Let all the pent-up emotion out and beat the shit out of the newspapers, not the love, compassion and caring out of your emotional self. Not the tears of natural, (and very understandable), grief.

    Thinking of you during these difficult times.


    • jmgoyder says:

      Vicki, this makes so much sense – thank you! The big cryfest last night did result in relief. It is so good to have your friendship and I get all humbly that, having gone through your own ordeals, you can even be bothered with my current self-pity! Thank you xx

      • Vicki says:

        My own ordeals are nothing in comparison to yours, Julie.
        One can deal with one’s own pain…’s the suffering of the ones we love that is so hard to bear.

  17. Grief is normal, it is good to cry and clean out ones soul, as you said he knows who you are and that you love him and he is in the best place and is well cared for

  18. JodiMelsness says:

    Grief is with me too. My mom has been gone six weeks. I think, speaking from a daughter and nurse, you have to let go sometimes. We want to be there and help our loved ones but we can’t do it all. Did I worry? Yes, but they know you love them. Though they can’t say it, they know. If I was the one sick, my mom would care for me as I have done for her. I always tell families, do the very best you can. It’s hard, I know it from both sides. Bless you and your family.

  19. Rhonda says:

    Whatever comes, whenever it comes, let it happen. Holding it in, or trying to be stronger than your emotions is exhausting. With you in spirit my friend, holding your heart in mine. Love you Jules…xoxo

  20. Much love – I think of you so often though I have been quiet lately. Itty Bitty.

  21. dogdaz says:

    He knows. So sorry for your pain.

  22. My heart aches for all three of you.

  23. janeslog says:

    Try and think of a happy event from the past to make you less sad.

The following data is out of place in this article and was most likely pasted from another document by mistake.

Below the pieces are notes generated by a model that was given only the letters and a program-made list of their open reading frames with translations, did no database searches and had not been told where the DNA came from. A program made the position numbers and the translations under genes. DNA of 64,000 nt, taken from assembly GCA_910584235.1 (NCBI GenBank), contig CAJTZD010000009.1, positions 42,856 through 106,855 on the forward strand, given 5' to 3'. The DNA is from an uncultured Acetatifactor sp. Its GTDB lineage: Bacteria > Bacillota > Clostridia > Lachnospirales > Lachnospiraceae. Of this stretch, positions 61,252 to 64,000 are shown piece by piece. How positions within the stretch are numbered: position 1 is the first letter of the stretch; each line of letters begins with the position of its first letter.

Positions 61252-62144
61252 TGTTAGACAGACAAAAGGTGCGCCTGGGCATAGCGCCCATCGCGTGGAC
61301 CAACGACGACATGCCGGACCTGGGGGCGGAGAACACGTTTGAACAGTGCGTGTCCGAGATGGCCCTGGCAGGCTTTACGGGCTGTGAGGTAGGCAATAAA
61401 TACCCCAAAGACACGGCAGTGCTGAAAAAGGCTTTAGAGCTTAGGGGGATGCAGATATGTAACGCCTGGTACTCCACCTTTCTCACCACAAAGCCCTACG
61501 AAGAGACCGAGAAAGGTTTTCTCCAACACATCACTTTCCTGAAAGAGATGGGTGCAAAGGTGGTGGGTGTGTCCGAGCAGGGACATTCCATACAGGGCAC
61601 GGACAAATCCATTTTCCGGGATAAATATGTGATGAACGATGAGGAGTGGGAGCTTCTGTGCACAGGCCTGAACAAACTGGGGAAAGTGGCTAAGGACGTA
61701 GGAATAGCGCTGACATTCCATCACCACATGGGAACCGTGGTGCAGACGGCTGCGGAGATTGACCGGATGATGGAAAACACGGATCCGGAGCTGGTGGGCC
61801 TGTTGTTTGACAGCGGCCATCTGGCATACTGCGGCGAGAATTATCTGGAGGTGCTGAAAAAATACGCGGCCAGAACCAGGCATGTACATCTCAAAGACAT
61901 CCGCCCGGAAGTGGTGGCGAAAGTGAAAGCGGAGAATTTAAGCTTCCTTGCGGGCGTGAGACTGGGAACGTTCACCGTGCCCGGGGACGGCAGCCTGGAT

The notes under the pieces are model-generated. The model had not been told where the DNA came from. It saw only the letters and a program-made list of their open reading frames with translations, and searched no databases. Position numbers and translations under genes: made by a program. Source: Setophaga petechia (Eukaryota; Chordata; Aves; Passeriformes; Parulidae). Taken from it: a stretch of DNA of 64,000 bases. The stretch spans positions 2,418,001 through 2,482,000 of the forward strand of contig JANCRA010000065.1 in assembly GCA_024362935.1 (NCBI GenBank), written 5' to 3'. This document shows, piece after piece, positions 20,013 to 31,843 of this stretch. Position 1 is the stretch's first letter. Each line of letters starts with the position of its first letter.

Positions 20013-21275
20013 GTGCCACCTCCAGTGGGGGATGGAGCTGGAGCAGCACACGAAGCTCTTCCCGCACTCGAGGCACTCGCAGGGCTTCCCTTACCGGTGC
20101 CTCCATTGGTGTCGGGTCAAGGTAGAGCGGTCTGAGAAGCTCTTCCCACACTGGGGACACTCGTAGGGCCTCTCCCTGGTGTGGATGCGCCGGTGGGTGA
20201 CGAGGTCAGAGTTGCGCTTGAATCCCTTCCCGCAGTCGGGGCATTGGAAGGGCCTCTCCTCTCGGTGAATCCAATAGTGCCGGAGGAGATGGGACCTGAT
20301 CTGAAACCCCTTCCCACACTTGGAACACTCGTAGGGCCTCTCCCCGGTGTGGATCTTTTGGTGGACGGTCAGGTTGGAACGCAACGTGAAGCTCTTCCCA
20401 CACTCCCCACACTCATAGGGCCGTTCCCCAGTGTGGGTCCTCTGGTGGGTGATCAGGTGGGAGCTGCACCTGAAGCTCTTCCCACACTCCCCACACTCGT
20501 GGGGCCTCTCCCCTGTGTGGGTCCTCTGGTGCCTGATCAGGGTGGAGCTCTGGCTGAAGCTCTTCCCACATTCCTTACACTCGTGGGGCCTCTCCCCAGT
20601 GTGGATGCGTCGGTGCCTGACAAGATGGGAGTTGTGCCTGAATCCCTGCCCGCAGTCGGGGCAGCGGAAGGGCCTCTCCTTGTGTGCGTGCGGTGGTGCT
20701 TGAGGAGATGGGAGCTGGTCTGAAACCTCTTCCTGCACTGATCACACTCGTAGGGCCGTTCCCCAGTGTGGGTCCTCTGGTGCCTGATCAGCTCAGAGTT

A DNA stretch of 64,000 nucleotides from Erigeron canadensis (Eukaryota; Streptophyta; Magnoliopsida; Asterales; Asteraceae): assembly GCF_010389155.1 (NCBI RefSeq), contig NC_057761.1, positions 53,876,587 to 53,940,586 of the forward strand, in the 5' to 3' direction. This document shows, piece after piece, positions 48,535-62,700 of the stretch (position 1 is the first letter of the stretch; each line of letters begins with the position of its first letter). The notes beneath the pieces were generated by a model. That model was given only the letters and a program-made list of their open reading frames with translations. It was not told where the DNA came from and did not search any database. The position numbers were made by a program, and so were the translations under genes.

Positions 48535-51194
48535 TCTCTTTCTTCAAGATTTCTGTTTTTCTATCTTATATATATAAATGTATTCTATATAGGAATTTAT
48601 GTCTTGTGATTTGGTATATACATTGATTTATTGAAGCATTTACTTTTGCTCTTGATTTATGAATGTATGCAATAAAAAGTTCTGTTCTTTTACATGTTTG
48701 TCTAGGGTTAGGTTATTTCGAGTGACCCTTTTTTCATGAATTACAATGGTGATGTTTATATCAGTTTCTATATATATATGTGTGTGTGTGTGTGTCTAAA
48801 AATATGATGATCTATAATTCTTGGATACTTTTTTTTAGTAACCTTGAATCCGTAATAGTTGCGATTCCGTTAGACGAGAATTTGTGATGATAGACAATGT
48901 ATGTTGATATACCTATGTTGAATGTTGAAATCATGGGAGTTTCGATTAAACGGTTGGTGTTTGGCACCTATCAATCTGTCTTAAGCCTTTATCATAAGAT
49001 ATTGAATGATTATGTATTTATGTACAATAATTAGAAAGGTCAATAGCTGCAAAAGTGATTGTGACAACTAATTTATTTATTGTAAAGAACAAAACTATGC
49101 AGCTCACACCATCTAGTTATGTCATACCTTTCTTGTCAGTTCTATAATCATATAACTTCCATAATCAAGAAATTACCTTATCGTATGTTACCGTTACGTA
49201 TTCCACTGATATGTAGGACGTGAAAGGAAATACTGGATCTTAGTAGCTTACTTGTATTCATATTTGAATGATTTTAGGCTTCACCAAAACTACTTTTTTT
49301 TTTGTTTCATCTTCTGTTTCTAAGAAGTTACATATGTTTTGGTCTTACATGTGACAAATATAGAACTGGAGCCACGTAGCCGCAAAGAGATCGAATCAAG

Cheer yourself up by looking at this video of a Koala bear with its mother.

  24. tersiaburger says:

    This is such a terrible journey and it seems never-ending. The question is “Can you do more or better for Anthony than you are?” If the answer is no (as is the case) then you have done your best. My dear friend, you CANNOT care for your precious Ants the way they do at the Care Centre. In hindsight, I now know I did Vic a grave injustice keeping her home in her final days. I have made peace with the fact that, at the time, I was doing my best. It is all we can ever do – Our Best. When we have loved deeply we grieve deeply. The time will come that you will pray for Anthony to die… because you love him so much. He may not recognise you but he will recognise the emotion – It will make him feel safe. I used to wake my dad with coffee every morning (I had read that Alzheimer patients wake up in a strange room every time they wake up). He often said “I don’t know who you are but you must love me very much. I see it in your eyes”

    Feel my love and support over cyberspace. You are a remarkable mother and wife. You have done your best. I salute you for the love you have for your husband.

    • jmgoyder says:

      What an absolutely amazing person you are, Tersia. Thank you so much for this encouragement and your honesty. You are an example to so many of us. Much love Julie xx

  25. Let your tears flow when they need to, Julie. Sending hugs and loving thoughts. ❤

    • jmgoyder says:

      Thanks Jennifer. I think you’re right – you have to just cry and live the grief until it passes I guess and it has passed for the time being phew!

  26. Sometimes you just need a good cry. It’s good and cathartic, and releases the pain in your heart for a while.

  27. jmgoyder says:

    I agree and thank you.

  28. Tough stuff. I’m sorry. But sometimes you just need to cry!